The enterprise software acquisition funnel

Like sales & marketing, software acquisition has a funnel. See how to use this funnel to reduce the pains so prevalent with major software purchases.

Software aquisition funnel

Use the software aquisition funnel to avoid major purchases going down the drain!

Credit: 123RF Stock Photo

In science, everything that is observed to happen must have a cause. Although the root cause of most problems with major software purchases can be traced to inadequate requirements, what is the cause of that problem? Why do so many organizations have inadequate requirements?  The answer is that few know how to evaluate and select enterprise software. While it looks deceptively easy, in practice it is anything but.

Anybody who has worked with sales & marketing would be familiar with the sales funnel which describes the steps needed to sell a product or service. The software acquisition funnel is similar but views the process from the perspective of the buyer rather than the seller. Note that the volume of each of the four buying phases corresponds to the amount of work in that phase, and shows that most of the work in a successful software selection is in the requirements analysis. This article looks at each part of the funnel.

Software acquisition funnel Wayferry

Software acquisition funnel

Pre-funnel pain

Most enterprise software purchases are driven by pain:

  • Growth pains: Outgrowing existing software, functional limitations, processes with too many manual steps, too many spreadsheet workarounds, too many bolt-on software products to fix specific problems.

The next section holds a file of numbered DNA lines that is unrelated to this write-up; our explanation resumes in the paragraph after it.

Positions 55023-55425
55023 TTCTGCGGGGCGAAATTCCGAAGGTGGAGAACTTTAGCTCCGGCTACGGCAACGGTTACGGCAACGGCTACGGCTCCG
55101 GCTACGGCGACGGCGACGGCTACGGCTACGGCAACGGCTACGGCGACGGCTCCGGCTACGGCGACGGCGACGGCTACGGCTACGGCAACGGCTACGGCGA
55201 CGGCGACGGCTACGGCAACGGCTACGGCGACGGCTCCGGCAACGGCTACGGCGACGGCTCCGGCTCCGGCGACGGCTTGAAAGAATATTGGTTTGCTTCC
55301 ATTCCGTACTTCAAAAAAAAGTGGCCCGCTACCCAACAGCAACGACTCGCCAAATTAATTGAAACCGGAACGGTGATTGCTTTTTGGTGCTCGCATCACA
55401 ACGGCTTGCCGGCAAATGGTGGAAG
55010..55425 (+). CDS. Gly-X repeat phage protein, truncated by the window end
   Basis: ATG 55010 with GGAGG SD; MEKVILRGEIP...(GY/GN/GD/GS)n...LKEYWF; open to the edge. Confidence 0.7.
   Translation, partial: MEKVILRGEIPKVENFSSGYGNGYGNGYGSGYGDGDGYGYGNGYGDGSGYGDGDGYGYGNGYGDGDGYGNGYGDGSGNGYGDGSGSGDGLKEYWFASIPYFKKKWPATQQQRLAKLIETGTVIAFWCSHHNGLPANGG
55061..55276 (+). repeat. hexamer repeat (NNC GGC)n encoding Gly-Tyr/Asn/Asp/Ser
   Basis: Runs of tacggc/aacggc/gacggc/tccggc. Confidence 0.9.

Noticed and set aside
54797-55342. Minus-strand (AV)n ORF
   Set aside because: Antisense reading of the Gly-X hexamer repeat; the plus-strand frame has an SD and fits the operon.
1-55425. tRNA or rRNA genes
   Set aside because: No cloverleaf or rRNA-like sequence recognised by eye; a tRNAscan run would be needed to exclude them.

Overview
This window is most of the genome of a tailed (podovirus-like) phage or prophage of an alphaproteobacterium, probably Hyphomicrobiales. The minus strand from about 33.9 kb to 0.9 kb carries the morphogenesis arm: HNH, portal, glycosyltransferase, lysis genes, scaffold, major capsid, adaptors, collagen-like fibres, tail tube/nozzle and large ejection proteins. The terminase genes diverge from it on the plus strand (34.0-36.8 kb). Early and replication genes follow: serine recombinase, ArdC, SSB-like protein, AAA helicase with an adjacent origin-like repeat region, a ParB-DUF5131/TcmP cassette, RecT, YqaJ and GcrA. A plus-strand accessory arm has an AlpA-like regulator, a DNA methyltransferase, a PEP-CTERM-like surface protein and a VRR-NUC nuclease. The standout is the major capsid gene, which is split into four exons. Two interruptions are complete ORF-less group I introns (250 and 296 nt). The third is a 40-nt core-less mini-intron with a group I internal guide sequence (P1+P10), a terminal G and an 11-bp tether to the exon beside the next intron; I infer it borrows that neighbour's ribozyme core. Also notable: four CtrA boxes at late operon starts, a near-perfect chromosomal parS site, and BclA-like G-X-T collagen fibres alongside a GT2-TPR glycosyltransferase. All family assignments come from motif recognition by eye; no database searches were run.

• Obsolescence:  Increasing software support and maintenance costs, end-of-life software,  the vendor milking the product for revenue but not doing any development, the product is discontinued e.g. after the vendor is purchased by another company.
  • Increasing complexity: Different silos in the organization selecting different software to solve similar problems, software functional overlaps, rogue IT, duplicated systems, e.g. after a merger or acquisition.
  • Software mismatch: The software originally selected was not the best choice, and the shortcomings have become apparent with use, e.g. functional limitations, bugs, inadequate vendor support, difficult to use
  • Competition: Competitors using much better software products which is giving them an advantage in the market.
  • Emotion:  The perception inside the organization that current software is the cause of many business problems.

These pains drive a growing awareness that the current software has a negative impact on the business. The organization begins quantifying the problem, perhaps estimating the ROI of new software or the cost of doing nothing. This investigation may take as long as a few years, or, if urgent, as little as a few weeks. The output is a decision to replace the software, and this is where the organization enters the software acquisition funnel.

1) Requirements phase